Friday, March 18, 2016

The Body of Christ, His Church

Today's Gospel from John 10:31-42 left me pensive about the question of where people are at in the Church today about confessing the truth of the Divinity of Christ:

"The Jews fetched stones to stone him, so Jesus said to them, ‘I have done many good works for you to see, works from my Father; for which of these are you stoning me?’ The Jews answered him, ‘We are not stoning you for doing a good work but for blasphemy: you are only a man and you claim to be God.’ Jesus answered: ‘Is it not written in your Law: I said, you are gods? So the Law uses the word gods of those to whom the word of God was addressed, and scripture cannot be rejected. Yet you say to someone the Father has consecrated and sent into the world, “You are blaspheming,” because he says, “I am the son of God.” If I am not doing my Father’s work, there is no need to believe me; but if I am doing it, then even if you refuse to believe in me, at least believe in the work I do; then you will know for sure that the Father is in me and I am in the Father.’
They wanted to arrest him then, but he eluded them. He went back again to the far side of the Jordan to stay in the district where John had once been baptizing. Many people who came to him there said, ‘John gave no signs, but all he said about this man was true’; and many of them believed in him."

The question or the puzzle is how, whether or do those who call themselves catholic believe in Jesus as God, present and active in and through His Church. Why the question? Very simply because there is a tendency abroad to reduce ministry, not to charism but to charisma: people seem to set their sights, if not their hearts, on the impressive and attractive. "The grass withers and the flower fades", but not withstanding, from "Joel Osteen" types to whomever, showmanship seems to carry the day. Lots of Catholics seem to forgo immersion in the traditional sacramental and symbolic structure of the Church, complemented by popular devotion, prayer and catechesis, in favor of the church-going equivalent of "bread and circus". The "empire" is in decline!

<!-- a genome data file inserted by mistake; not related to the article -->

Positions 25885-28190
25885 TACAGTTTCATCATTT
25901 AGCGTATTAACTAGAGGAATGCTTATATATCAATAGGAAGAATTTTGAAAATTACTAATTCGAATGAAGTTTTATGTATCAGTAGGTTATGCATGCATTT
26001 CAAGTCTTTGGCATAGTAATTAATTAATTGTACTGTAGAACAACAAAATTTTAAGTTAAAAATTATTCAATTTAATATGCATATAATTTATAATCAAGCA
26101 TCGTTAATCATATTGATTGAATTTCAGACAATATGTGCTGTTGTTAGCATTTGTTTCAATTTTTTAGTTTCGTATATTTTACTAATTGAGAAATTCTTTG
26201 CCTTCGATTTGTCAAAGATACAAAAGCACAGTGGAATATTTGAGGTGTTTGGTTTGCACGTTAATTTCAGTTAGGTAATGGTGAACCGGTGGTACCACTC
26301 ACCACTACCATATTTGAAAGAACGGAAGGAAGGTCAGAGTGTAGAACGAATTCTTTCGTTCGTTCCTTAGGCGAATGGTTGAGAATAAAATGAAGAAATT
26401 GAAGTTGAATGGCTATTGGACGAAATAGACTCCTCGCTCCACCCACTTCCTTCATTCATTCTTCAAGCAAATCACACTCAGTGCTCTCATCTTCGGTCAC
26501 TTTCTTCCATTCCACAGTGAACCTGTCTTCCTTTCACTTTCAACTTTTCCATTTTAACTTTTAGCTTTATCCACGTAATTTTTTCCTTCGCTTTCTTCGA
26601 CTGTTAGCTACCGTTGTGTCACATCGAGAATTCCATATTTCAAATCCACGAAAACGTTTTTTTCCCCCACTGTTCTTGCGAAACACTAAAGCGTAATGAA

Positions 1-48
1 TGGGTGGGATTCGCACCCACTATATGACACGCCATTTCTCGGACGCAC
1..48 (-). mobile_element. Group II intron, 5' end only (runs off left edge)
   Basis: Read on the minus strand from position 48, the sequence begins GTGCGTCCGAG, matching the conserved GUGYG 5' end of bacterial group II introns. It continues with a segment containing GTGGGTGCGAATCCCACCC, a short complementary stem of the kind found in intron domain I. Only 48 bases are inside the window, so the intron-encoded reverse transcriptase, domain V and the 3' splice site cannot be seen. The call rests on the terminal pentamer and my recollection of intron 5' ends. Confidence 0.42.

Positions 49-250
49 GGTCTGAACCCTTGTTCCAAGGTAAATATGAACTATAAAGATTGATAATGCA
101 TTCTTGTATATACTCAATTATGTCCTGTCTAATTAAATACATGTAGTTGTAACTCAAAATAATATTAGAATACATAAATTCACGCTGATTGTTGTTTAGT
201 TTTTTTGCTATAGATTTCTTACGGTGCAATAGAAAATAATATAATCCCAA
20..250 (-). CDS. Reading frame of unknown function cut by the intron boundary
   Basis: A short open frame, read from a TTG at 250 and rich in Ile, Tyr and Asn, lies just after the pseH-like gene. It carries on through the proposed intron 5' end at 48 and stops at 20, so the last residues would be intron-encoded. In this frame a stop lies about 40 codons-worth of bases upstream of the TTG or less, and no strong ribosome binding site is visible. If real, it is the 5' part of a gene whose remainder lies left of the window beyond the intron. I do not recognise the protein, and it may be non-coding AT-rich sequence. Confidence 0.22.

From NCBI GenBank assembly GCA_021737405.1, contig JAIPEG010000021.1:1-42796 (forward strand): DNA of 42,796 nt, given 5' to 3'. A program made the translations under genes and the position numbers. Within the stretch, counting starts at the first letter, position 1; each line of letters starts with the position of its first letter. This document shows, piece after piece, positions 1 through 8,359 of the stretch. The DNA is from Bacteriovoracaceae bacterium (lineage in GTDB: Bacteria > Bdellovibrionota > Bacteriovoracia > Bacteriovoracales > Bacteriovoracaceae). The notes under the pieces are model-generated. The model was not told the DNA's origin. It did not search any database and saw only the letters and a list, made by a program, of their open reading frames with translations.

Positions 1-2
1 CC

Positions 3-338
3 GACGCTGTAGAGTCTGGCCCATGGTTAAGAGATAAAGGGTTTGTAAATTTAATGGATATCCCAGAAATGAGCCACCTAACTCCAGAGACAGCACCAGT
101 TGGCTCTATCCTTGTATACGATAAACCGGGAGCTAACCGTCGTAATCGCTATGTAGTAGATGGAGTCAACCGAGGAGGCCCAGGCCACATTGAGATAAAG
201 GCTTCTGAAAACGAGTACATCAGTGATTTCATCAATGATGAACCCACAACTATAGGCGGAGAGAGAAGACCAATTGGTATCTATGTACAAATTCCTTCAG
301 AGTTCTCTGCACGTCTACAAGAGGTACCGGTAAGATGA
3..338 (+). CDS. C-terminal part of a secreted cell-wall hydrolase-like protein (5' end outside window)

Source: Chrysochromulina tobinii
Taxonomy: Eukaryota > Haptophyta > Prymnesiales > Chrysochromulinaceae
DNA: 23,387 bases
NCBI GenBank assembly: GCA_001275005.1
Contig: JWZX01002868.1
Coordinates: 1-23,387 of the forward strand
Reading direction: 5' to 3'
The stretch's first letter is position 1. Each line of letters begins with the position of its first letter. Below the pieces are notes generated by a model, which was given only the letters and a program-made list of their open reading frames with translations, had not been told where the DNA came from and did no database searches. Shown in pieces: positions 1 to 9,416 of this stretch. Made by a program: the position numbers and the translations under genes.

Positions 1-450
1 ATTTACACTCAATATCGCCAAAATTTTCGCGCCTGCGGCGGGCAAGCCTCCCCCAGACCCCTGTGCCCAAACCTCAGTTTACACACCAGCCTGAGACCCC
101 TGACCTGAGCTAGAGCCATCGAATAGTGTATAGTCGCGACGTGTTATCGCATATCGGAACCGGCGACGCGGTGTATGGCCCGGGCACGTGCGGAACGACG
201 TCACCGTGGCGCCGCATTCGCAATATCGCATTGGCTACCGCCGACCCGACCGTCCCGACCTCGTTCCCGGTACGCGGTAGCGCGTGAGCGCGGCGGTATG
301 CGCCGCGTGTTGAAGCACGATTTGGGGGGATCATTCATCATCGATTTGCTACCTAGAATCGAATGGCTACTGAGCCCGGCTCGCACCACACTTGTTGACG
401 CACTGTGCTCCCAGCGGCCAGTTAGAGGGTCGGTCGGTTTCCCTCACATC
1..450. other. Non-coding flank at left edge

The rightful point of departure for a confession of the divine presence is not the recognition of talent or genius in, let's say, a particularly popular priest and pastor. Jesus' opposition in today's Gospel sought to stone Him not for what was great about Him, not for His good works, but for His conclusions drawn on the basis of the signs He worked, and that namely He is God and one with the Heavenly Father, at work in the world. 

Too often the fact that somebody in ministry puts himself forward with no small amount of zeal, as if everything depended on his endearment to a particular audience or clientele, belies a lack of faith. On the part of many people, the refusal to accept on the part of the priest his humble devotion and adherence to the rubrics established universally for the celebration of Holy Mass would likewise seem to attest a lack of faith. Call such people superficial or fickle, they are the ones apt to pick up stones to throw at Christ present in His Church.

I know this is not good exegesis, but it helps me understand, beyond quirky psychology, why many will support all sorts of folly in the Church while demonstrating at the same time a wild intolerance toward those who seek the face of Christ through a loving and humble adherence to the tradition.

Years ago, a man who had been an athlete in his youth and a coach shared with me what it was from the ministrations of his parish priest which helped him overcome his crisis of faith after being diagnosed with a debilitating illness, which forced him into early retirement, and with rapidly progressing paralysis into an institutional care setting. What inspired and sustained him was not some counsel, some inspiring words from his pastor, but witnessing this priest at various hours of the day as he paced back and forth in the side aisle of the church, silently engrossed in his breviary. This man gleaned for himself from the priest's silent devotion the assurance he needed of God's primacy in life and in the world.

Not to us, O Lord, not to us, but to Your Name give the glory!

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